• Created by: Leanne
  • Created on: 27-04-11 13:55

  • Successful management of coastal areas depends on understanding the different uses of coastal land and the physical processes impacting on the coast, such as erosion and longshore drift.

Techniques for managing these physical processes can be divided into hard engineering options (such as building sea walls) and soft engineering options (such as beach nourishment and managed retreat).

Conflicts of interest

Land uses in coastal areas include tourism, industry, fishing, trade and transport. There are many different groups of people who have an interest in how coastal areas are managed. These include:

  •        Local residents
  • Environmental groups
  • Developers
  • Local councils
  • National governments
  • Tourist boards
  • National Park Authorities, such as the Pembrokeshire National Park Authority
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Each interest group may have a different view about what should be done to protect and manage coastal areas. A difference of opinion can cause conflict between interest groups.

Reasons why groups of people might be concerned about the coast include:

  • Erosion may be threatening beaches or coastal settlements.
  • People may want to develop tourism in the area or existing tourism could be declining.
  • There is a danger of flooding if sea-levels rise.
  • There could be a problem with sewage and/or pollution.

Management stratergies

Physical management of the coast attempts to control natural processes such as erosion and longshore drift.

Hard engineering

Hard engineering options tend to be expensive, short-term options. They may also have a high impact on the landscape or environment and be unsustainable

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Building a sea wall

Hard enginerring- Advantages a wall built on the edge of a coastline

Protects the base of cliffs, land and buildings against erosion. Can prevent coastal flooding in some areas.


Expensive to build. Curved sea walls reflect the energy of the waves back to the sea. This means that the waves remain powerful. Over time the wall may begin to erode. The cost of maintenance is high.

Building groynes- a wooden barrier built at right angles to the beach

 hard engineering groynes- Advantages

Prevents the movement of beach material alon g the coast by longshore drift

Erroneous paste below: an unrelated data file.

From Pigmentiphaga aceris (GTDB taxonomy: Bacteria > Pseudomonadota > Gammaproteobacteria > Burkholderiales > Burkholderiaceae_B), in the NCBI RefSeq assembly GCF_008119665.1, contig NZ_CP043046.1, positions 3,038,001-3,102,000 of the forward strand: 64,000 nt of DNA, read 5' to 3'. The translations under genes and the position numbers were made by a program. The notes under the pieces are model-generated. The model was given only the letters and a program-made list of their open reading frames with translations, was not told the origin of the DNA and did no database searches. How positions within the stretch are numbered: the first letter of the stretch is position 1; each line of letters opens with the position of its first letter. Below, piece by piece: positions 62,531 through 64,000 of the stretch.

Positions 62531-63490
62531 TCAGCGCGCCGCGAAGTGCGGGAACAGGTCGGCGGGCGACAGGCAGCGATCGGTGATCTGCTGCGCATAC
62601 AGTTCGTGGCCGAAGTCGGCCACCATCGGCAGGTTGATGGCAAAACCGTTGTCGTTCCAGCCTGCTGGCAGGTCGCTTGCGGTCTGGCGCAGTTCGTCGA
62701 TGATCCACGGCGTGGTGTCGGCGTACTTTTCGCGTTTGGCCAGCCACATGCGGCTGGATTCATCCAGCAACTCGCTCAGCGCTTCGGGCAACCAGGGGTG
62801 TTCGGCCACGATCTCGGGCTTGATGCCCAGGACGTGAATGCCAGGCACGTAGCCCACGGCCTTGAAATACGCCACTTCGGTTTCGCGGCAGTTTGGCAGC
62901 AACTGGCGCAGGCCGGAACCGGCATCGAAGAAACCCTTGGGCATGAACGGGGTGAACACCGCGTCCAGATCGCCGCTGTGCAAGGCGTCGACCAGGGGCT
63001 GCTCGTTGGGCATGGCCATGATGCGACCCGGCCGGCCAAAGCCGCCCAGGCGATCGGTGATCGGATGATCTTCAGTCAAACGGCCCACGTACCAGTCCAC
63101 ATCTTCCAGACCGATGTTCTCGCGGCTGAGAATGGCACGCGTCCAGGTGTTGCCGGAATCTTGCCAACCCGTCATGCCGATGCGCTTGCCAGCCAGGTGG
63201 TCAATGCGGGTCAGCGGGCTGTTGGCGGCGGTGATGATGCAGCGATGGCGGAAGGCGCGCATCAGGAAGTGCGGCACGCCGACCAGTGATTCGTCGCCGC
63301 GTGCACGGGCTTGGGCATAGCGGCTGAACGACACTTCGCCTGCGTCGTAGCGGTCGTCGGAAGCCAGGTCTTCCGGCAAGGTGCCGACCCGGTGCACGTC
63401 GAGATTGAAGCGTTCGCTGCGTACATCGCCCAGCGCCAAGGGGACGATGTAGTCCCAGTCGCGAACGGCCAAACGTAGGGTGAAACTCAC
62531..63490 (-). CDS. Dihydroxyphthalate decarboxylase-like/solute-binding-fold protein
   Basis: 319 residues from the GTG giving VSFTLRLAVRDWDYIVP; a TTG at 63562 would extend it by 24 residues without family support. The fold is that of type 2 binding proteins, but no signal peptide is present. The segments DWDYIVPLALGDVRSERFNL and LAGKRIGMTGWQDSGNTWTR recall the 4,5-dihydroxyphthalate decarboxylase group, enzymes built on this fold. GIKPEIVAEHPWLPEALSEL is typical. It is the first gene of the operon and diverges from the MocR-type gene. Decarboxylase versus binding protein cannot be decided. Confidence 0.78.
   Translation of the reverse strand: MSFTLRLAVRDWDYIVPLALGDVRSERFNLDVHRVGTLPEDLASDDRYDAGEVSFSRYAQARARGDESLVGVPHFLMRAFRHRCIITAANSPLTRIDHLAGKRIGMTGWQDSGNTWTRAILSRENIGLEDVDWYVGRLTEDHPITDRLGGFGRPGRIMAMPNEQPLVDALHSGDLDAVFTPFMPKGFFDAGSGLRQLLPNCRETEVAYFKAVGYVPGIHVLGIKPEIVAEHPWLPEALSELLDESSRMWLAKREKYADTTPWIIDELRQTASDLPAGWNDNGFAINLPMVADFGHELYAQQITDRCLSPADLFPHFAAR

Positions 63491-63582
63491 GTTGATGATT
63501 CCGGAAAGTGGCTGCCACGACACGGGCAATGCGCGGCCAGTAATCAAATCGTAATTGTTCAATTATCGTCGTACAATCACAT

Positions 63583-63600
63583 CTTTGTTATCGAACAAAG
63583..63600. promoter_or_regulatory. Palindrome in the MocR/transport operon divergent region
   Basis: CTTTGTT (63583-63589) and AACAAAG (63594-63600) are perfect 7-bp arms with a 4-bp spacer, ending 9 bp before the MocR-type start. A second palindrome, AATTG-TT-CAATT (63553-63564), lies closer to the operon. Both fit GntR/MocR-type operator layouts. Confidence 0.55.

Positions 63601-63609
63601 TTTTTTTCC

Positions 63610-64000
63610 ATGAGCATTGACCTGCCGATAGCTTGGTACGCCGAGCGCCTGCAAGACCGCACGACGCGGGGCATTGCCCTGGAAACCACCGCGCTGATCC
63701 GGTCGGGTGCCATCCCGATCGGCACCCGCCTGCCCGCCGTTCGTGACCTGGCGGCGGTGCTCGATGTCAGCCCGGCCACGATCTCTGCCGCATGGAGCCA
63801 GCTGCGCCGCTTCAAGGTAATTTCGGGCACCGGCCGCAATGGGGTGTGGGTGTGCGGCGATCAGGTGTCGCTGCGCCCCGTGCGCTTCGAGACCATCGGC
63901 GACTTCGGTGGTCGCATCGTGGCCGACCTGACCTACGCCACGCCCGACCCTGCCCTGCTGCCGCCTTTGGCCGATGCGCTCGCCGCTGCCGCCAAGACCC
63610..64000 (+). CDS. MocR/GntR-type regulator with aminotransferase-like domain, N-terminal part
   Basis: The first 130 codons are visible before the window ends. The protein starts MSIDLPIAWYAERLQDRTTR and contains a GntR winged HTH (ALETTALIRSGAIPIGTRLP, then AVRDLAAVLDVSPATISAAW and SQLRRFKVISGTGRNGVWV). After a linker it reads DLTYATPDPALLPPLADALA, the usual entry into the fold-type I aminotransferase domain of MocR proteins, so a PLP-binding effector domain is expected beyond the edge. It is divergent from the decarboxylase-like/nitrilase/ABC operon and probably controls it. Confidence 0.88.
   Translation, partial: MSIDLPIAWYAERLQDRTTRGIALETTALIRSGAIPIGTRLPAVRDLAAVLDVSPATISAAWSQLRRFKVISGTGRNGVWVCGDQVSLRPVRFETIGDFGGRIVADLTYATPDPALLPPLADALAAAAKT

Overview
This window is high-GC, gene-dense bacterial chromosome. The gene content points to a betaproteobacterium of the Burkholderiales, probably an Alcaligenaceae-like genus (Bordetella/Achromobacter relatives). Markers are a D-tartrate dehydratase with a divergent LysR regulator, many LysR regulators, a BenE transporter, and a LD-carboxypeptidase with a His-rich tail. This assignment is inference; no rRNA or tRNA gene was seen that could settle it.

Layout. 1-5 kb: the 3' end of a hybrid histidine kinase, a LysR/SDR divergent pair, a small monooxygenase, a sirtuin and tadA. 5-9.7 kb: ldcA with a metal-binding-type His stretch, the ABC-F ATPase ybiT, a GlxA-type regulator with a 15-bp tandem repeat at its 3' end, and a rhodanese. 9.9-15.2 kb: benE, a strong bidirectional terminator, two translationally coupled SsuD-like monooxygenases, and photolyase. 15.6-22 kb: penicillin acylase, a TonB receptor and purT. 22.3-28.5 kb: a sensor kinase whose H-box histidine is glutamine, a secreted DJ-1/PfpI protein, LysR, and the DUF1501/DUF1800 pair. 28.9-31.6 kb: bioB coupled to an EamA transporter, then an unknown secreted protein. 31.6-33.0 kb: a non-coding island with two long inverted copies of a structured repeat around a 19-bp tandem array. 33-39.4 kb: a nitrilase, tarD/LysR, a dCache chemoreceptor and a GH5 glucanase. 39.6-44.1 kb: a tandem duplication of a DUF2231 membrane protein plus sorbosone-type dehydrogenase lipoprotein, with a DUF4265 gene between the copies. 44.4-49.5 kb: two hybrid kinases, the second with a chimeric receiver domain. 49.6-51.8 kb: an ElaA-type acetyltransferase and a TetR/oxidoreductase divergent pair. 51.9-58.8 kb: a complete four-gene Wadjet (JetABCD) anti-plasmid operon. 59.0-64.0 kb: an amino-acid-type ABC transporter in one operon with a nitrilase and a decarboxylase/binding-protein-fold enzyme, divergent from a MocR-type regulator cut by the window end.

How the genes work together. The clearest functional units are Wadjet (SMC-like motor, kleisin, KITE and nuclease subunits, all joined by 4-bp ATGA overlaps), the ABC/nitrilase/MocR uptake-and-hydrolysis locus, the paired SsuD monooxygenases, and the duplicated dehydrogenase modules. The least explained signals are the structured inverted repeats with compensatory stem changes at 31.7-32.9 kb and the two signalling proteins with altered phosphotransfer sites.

Allows the build up of a beach. Beaches are a natural defence against erosion and an attraction for tourists.


Can be seen as unattractive.

Costly to build and maintain

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Rock armour or boulder barriers-

Large boulders are piled up on the beach.

 hard enginnering -Advantages

Absorb the energy of waves.

Allows the build up of a beach.


Can be expensive to obtain and transport the boulders

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Soft engineering options

Soft engineering options are often less expensive than hard engineering options. They are usually more long-term and sustainable, with less impact on the environment.

There are two main types of soft engineering.

  1. Beach management
    • This replaces beach or cliff material that has been removed by erosion or longshore drift.
    • The main advantage is that beaches are a natural defence against erosion and coastal flooding. Beaches also attract tourists.
    • It is a relatively inexpensive option but requires constant maintenance to replace the beach material as it is washed away.
  2. Managed retreat
    • Areas of the coast are allowed to erode and flood naturally. Usually this will be areas considered to be of low value - eg places not being used for housing or farmland.
    • The advantages are that it encourages the development of beaches (a natural defence) and salt marshes (important for the environment) and cost is low.
    • Managed retreat is a cheap option, but people will need to be compensated for loss of buildings and farmland.
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